Present Isn't Good Time to Ease Capital Standards
Dave Skidmore, Ap, THE JOURNAL RECORD
WASHINGTON - Now isn't the time, 2 1/2 months after taxpayers bailed out the savings and loan industry, to consider easing capital standards for commercial banks, the General Accounting Office said Wednesday.
``In the aftermath of the thrift disaster, neither the public nor the banks should be given a signal by the regulators that lower capital levels are acceptable,'' said Harry S. Havens, assistant comptroller general.
Testifying before the Senate Banking Committee, Havens inserted the General Accounting Office, Congress' auditing and investigative agency, into a contentious dispute between bank regulators over the government's key financial standard ensuring the safety of the nation's 13,000 commercial banks.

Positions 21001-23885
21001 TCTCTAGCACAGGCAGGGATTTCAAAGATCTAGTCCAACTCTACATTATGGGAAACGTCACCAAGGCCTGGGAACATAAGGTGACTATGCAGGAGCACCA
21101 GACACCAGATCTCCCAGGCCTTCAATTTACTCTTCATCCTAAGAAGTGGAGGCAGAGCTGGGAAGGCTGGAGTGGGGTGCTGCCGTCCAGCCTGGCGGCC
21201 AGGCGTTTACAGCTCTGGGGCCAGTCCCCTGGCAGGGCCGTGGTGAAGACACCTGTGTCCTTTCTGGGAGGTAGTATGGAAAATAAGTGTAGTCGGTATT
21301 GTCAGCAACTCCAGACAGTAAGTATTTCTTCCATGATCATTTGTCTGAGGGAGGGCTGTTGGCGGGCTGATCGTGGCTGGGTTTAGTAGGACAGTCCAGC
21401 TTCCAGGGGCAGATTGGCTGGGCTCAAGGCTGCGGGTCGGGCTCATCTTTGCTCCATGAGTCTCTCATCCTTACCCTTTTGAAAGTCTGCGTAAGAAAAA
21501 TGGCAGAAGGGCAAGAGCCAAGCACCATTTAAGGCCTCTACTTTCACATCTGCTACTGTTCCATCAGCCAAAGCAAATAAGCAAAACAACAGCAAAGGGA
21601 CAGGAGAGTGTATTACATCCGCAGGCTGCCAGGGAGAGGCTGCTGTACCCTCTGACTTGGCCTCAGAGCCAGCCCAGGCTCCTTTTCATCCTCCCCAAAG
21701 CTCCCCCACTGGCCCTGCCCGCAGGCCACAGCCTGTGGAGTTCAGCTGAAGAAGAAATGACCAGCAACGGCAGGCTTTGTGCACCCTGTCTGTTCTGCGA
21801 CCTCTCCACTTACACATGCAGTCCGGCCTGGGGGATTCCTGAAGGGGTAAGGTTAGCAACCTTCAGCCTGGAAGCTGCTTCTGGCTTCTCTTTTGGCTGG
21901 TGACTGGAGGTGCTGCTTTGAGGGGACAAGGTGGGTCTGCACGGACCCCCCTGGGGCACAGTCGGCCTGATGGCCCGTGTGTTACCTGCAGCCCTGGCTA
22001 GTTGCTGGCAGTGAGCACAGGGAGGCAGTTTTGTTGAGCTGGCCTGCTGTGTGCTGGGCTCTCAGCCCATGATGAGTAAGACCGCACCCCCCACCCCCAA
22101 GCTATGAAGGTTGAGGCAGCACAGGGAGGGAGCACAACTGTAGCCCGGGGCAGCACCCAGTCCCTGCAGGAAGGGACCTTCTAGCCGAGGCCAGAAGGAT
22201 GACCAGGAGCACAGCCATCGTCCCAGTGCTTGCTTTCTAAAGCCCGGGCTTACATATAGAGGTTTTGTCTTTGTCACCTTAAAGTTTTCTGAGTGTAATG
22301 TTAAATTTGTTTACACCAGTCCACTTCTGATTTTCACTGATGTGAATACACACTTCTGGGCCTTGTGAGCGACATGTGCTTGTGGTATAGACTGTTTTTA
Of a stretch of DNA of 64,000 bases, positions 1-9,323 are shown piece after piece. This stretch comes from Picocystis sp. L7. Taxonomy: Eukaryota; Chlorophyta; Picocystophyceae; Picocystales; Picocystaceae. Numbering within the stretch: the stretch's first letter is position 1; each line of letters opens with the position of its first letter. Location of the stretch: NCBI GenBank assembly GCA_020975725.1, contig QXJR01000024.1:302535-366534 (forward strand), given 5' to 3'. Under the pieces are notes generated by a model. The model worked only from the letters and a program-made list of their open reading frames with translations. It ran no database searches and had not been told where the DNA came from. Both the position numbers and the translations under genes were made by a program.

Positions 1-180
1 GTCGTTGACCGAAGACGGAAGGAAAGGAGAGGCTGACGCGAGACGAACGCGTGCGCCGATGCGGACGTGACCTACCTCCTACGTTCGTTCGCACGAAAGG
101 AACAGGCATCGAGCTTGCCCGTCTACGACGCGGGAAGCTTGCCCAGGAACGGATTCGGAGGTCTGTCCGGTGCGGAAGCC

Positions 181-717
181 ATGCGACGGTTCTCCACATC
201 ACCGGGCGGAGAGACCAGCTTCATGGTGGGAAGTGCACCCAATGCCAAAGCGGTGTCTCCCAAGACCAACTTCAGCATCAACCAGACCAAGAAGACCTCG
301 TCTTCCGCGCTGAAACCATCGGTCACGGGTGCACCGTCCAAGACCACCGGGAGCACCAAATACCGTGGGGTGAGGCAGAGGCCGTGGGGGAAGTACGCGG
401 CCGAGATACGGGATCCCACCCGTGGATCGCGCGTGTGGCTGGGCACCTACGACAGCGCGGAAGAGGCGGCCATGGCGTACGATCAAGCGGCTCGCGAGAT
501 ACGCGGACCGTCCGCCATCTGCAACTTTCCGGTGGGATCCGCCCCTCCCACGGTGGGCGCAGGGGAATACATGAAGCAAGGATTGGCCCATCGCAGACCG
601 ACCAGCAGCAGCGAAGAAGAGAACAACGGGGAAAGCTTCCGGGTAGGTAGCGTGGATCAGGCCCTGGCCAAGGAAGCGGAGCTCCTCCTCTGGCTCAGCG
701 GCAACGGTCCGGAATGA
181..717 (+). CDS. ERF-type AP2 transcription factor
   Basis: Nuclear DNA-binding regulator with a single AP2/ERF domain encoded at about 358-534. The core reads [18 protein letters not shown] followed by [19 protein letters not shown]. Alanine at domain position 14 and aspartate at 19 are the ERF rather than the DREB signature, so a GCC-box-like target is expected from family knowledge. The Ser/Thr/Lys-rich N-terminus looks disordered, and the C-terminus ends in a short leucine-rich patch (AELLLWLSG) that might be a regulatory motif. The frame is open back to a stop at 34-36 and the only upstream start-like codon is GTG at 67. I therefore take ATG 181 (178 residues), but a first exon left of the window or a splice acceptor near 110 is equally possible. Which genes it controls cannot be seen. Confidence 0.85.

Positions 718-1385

Comptroller of the Currency Robert L. Clarke, a Treasury Department official who regulates nationally chatered banks, is proposing a new capital standard that the Federal Deposit Insurance Corp., which insures deposits at both state and national banks, says is too low.
Capital, representing the investment of bank stockholders, serves as a cushion, absorbing losses before federal deposit insurance kicks in. Financial institutions with low capital levels are more inclined to make risky investments because their owners have less to lose. The crisis in the S&L industry was blamed in part on regulatory moves in the early 1980s to relax capital rules.
Both the FDIC and Clarke's office have agreed to a risk-adjusted standard starting in 1991, which would apply a more lenient test to banks holding safer investments such as home mortgages and government securities. …